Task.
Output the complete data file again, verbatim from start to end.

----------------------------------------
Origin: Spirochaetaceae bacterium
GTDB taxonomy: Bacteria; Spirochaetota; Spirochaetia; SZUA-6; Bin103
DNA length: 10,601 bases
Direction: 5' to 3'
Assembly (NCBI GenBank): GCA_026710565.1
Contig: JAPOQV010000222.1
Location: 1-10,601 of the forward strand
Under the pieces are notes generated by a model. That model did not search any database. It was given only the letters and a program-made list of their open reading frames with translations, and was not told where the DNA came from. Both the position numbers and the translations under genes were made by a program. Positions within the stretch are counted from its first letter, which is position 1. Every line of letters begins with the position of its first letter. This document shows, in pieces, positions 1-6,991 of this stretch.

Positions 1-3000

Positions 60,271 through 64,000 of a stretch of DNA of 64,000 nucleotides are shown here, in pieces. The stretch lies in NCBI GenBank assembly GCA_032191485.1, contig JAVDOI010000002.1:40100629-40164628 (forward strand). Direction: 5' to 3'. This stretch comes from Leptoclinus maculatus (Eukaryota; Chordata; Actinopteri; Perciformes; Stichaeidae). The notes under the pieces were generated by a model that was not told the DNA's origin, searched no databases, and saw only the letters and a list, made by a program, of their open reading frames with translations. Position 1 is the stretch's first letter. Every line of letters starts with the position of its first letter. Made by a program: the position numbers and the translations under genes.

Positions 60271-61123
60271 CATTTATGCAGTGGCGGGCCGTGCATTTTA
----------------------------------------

Origin: Spirochaetaceae bacterium
GTDB taxonomy: Bacteria; Spirochaetota; Spirochaetia; SZUA-6; Bin103
DNA length: 10,601 bases
Direction: 5' to 3'
Assembly (NCBI GenBank): GCA_026710565.1
Contig: JAPOQV010000222.1
Location: 1-10,601 of the forward strand
Under the pieces are notes generated by a model. That model did not search any database. It was given only the letters and a program-made list of their open reading frames with translations, and was not told where the DNA came from. Both the position numbers and the translations under genes were made by a program. Positions within the stretch are counted from its first letter, which is position 1. Every line of letters begins with the position of its first letter. This document shows, in pieces, positions 1-6,991 of this stretch.

Positions 1-3000

Positions 60,271 through 64,000 of a stretch of DNA of 64,000 nucleotides are shown here, in pieces. The stretch lies in NCBI GenBank assembly GCA_032191485.1, contig JAVDOI010000002.1:40100629-40164628 (forward strand). Direction: 5' to 3'. This stretch comes from Leptoclinus maculatus (Eukaryota; Chordata; Actinopteri; Perciformes; Stichaeidae). The notes under the pieces were generated by a model that was not told the DNA's origin, searched no databases, and saw only the letters and a list, made by a program, of their open reading frames with translations. Position 1 is the stretch's first letter. Every line of letters starts with the position of its first letter. Made by a program: the position numbers and the translations under genes.

Positions 60271-61123
60271 CATTTATGCAGTGGCGGGCCGTGCATTTTA